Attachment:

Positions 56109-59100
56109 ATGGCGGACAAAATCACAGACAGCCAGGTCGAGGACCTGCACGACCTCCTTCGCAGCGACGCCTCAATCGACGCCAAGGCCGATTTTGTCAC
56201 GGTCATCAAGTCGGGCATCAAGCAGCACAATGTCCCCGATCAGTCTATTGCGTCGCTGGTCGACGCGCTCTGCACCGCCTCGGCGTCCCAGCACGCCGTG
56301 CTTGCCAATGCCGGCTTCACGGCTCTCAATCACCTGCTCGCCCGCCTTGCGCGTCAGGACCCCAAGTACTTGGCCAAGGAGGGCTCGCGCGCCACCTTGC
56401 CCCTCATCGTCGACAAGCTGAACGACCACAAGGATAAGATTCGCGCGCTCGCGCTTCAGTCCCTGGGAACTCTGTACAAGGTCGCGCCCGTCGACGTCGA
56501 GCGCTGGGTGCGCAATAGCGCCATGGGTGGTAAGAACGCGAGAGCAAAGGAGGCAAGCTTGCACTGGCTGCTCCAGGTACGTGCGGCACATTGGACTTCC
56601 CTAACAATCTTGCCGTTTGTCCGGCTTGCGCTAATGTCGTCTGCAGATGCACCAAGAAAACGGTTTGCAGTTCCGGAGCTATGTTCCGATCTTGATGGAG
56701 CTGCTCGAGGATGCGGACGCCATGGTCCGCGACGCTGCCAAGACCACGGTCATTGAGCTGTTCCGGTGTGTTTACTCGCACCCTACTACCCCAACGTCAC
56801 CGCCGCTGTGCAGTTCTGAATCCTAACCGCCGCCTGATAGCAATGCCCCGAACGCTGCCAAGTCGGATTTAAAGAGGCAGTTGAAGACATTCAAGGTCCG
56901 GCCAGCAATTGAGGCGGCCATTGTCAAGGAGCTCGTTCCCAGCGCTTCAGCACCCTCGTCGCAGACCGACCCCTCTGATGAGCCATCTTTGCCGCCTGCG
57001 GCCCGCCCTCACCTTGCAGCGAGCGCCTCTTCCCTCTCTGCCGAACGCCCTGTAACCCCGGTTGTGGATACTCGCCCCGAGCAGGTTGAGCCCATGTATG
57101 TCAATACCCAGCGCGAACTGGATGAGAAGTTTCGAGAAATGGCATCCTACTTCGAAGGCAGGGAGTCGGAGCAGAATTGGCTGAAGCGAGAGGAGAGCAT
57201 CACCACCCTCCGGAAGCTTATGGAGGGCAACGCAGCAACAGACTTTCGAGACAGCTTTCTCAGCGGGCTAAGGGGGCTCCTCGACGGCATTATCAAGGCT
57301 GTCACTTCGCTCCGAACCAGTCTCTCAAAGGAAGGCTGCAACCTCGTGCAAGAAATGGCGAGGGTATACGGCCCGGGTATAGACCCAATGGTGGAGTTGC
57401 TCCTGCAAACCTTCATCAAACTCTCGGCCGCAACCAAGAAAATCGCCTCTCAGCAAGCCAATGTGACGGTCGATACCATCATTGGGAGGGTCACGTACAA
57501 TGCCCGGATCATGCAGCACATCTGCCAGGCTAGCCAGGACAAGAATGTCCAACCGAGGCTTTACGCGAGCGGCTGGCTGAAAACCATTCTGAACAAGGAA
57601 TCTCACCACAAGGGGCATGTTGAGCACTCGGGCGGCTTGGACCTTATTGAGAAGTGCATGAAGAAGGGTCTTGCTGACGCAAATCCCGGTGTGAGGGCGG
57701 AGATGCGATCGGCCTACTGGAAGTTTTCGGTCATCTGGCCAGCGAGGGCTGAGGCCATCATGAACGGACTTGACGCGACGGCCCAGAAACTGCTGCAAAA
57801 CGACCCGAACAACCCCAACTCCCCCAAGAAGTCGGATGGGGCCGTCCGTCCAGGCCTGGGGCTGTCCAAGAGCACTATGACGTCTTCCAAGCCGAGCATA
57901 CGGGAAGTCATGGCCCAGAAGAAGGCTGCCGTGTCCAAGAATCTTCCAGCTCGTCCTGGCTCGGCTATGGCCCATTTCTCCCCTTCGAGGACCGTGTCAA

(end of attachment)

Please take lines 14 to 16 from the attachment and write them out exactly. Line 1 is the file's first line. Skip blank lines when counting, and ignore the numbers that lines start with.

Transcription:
57301 GTCACTTCGCTCCGAACCAGTCTCTCAAAGGAAGGCTGCAACCTCGTGCAAGAAATGGCGAGGGTATACGGCCCGGGTATAGACCCAATGGTGGAGTTGC
57401 TCCTGCAAACCTTCATCAAACTCTCGGCCGCAACCAAGAAAATCGCCTCTCAGCAAGCCAATGTGACGGTCGATACCATCATTGGGAGGGTCACGTACAA
57501 TGCCCGGATCATGCAGCACATCTGCCAGGCTAGCCAGGACAAGAATGTCCAACCGAGGCTTTACGCGAGCGGCTGGCTGAAAACCATTCTGAACAAGGAA